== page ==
Ambassador Wharton Bids Zim Youth Farewell in Tweetable

Ambassador Wharton with Nigel Mugamu
Ambassador Wharton with Nigel Mugamu

Ambassador Wharton engaged over 250,000 Zimbabwean youth online during a social media tweet@ble discussion hosted by Nigel Mugamu (@SirNig) of @263Chat. The veteran American diplomat is concluding a three year term in Zimbabwe, the second in his Foreign Service career in the southern African country having served previously as the Embassy’s spokesperson between 1999 and 2003. He shared his personal experience working to engage Zimbabweans from all walks of life including support to health, agriculture and human rights.

The discussion held on November 3rd generated over 600 independent tweets from nearly 160 people reaching 234,000 people and generating nearly a million impressions within 24 hours according to statistics provided by TweetBinder, an online tool that analyzes, classifies, and reports on hashtags.

Despite fragile relations between the countries, Ambassador Wharton noted various positives in the engagement between the two countries including continued funding support to health and other sectors.


“My objective was to carry through the commitment that my government made to the people of Zimbabwe at the time of independence in 1980 to support development in this country in public health, food security, and economic activity,” said the U.S. Ambassador. “One of the things that an ambassador does is to struggle for resources; we just got $35 million more in support of public health in Zimbabwe.”

He said the frequency of conversations about issues of mutual concern between Zimbabwe and the United States has definitely increased, but more work still needs to be done to restore the relationship to normal.

“I wanted to make sure that my government understood the enormous potential and all the positive things about Zimbabwe. I think that I have made improvements there,“ said Ambassador Wharton. “I now meet regularly with senior government officials and we have serious conversations. I talk about the concerns that we have about what it is going to take to get the economy moving and they talk about the concerns they have about what they feel is an unjust American policy towards Zimbabwe. The conversations are regular and that is a step forward.”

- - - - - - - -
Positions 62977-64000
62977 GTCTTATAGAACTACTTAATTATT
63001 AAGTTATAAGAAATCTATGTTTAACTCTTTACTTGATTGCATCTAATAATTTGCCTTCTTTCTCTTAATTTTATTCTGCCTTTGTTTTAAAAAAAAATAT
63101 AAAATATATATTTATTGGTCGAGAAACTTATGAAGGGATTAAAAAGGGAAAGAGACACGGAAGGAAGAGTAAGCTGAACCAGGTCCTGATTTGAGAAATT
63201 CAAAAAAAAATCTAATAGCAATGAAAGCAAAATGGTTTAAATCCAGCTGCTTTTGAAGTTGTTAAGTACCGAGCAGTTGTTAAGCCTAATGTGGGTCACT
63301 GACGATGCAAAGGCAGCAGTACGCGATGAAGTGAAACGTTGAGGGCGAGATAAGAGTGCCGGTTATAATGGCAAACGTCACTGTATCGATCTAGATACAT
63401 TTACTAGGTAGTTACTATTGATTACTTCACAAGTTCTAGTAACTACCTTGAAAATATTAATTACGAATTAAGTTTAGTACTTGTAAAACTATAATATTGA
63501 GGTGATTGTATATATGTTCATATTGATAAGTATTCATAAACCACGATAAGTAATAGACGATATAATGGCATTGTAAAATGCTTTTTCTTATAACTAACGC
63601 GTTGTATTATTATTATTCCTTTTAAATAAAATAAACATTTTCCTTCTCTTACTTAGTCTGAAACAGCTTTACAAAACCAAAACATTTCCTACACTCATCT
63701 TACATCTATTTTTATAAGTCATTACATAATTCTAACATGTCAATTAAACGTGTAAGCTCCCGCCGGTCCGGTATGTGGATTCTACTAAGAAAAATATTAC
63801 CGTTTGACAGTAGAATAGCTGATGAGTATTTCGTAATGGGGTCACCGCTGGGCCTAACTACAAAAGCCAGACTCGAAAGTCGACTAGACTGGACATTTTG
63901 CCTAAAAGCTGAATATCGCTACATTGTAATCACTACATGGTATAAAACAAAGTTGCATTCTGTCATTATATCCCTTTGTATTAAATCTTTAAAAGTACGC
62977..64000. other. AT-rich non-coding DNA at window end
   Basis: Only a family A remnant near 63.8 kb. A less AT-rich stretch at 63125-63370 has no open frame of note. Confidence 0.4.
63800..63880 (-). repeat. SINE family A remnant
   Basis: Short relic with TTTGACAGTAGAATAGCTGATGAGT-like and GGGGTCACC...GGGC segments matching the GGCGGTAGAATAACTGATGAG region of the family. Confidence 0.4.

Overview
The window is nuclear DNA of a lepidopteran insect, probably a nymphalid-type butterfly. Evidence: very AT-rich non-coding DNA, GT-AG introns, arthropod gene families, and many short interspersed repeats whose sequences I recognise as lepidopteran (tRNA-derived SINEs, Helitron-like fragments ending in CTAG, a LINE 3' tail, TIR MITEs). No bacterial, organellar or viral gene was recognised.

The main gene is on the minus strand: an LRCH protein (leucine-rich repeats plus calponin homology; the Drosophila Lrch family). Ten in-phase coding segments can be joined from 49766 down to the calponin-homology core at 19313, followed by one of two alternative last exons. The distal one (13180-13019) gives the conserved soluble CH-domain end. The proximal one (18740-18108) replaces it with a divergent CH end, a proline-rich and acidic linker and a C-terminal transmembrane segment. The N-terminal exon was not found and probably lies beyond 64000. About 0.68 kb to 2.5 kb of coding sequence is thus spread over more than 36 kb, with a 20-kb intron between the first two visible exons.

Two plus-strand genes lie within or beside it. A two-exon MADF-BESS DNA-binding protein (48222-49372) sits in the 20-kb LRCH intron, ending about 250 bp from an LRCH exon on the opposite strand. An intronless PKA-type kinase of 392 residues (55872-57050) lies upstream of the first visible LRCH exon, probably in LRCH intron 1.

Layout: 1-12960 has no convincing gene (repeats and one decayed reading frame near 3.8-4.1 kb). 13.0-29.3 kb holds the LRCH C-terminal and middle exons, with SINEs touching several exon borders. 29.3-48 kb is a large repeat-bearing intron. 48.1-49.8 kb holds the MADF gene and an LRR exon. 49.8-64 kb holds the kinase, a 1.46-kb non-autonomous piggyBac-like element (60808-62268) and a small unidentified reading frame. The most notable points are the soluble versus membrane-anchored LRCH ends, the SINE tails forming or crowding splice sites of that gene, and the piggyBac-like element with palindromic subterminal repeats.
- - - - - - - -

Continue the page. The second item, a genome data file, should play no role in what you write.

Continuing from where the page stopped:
Reflecting on his two missions to Zimbabwe, the U.S. diplomat noted that the issues that Zimbabwe has had to deal with have not changed much.

“When I arrived in 2012, I saw that some of the same fundamental issues that Zimbabwe was dealing with in 2000, Zimbabwe was still dealing with in 2012, and frankly, still dealing with today—issues such as how to get the economy going,” said Ambassador Wharton.

Wharton has been in Zimbabwe to witness the constitutional reform process, the referendum in 2000, and the beginning of the widely reported land reform program.  “I was here for the steep decline of the economy and I remember when we were bringing staples from South Africa for our staff and there was no petrol available in the gas station,” he noted. “In spite of those difficult times… I was absolutely captivated by the intellectual capital of this country.”